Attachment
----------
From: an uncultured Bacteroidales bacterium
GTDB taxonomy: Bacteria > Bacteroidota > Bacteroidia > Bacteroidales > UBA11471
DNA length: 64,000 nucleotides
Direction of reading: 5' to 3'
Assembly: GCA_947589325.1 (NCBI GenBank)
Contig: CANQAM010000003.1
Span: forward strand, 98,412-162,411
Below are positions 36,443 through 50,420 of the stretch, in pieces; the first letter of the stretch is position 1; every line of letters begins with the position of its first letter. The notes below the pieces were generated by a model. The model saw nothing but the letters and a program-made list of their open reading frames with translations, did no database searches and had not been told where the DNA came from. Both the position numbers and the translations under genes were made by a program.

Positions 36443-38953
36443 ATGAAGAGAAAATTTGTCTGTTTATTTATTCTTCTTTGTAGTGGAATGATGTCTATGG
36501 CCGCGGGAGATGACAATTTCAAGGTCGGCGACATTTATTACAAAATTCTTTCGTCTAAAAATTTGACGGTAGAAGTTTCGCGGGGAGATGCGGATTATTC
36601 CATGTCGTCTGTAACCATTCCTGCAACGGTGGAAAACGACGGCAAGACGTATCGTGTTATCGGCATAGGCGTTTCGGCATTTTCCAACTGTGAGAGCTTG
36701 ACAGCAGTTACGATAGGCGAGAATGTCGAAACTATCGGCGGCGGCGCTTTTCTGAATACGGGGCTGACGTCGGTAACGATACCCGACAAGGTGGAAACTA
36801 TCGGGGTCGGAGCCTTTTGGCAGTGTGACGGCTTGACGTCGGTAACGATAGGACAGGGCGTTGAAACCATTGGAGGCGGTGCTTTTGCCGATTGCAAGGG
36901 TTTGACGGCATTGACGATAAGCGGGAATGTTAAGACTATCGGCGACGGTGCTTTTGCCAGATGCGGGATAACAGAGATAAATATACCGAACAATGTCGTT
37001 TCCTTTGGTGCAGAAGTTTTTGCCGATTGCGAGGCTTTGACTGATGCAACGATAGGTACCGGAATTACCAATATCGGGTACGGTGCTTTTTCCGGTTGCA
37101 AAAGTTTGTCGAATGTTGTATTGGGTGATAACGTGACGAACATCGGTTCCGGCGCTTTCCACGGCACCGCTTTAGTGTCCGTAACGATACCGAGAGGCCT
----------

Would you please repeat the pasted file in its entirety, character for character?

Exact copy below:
From: an uncultured Bacteroidales bacterium
GTDB taxonomy: Bacteria > Bacteroidota > Bacteroidia > Bacteroidales > UBA11471
DNA length: 64,000 nucleotides
Direction of reading: 5' to 3'
Assembly: GCA_947589325.1 (NCBI GenBank)
Contig: CANQAM010000003.1
Span: forward strand, 98,412-162,411
Below are positions 36,443 through 50,420 of the stretch, in pieces; the first letter of the stretch is position 1; every line of letters begins with the position of its first letter. The notes below the pieces were generated by a model. The model saw nothing but the letters and a program-made list of their open reading frames with translations, did no database searches and had not been told where the DNA came from. Both the position numbers and the translations under genes were made by a program.

Positions 36443-38953
36443 ATGAAGAGAAAATTTGTCTGTTTATTTATTCTTCTTTGTAGTGGAATGATGTCTATGG
36501 CCGCGGGAGATGACAATTTCAAGGTCGGCGACATTTATTACAAAATTCTTTCGTCTAAAAATTTGACGGTAGAAGTTTCGCGGGGAGATGCGGATTATTC
36601 CATGTCGTCTGTAACCATTCCTGCAACGGTGGAAAACGACGGCAAGACGTATCGTGTTATCGGCATAGGCGTTTCGGCATTTTCCAACTGTGAGAGCTTG
36701 ACAGCAGTTACGATAGGCGAGAATGTCGAAACTATCGGCGGCGGCGCTTTTCTGAATACGGGGCTGACGTCGGTAACGATACCCGACAAGGTGGAAACTA
36801 TCGGGGTCGGAGCCTTTTGGCAGTGTGACGGCTTGACGTCGGTAACGATAGGACAGGGCGTTGAAACCATTGGAGGCGGTGCTTTTGCCGATTGCAAGGG
36901 TTTGACGGCATTGACGATAAGCGGGAATGTTAAGACTATCGGCGACGGTGCTTTTGCCAGATGCGGGATAACAGAGATAAATATACCGAACAATGTCGTT
37001 TCCTTTGGTGCAGAAGTTTTTGCCGATTGCGAGGCTTTGACTGATGCAACGATAGGTACCGGAATTACCAATATCGGGTACGGTGCTTTTTCCGGTTGCA
37101 AAAGTTTGTCGAATGTTGTATTGGGTGATAACGTGACGAACATCGGTTCCGGCGCTTTCCACGGCACCGCTTTAGTGTCCGTAACGATACCGAGAGGCCT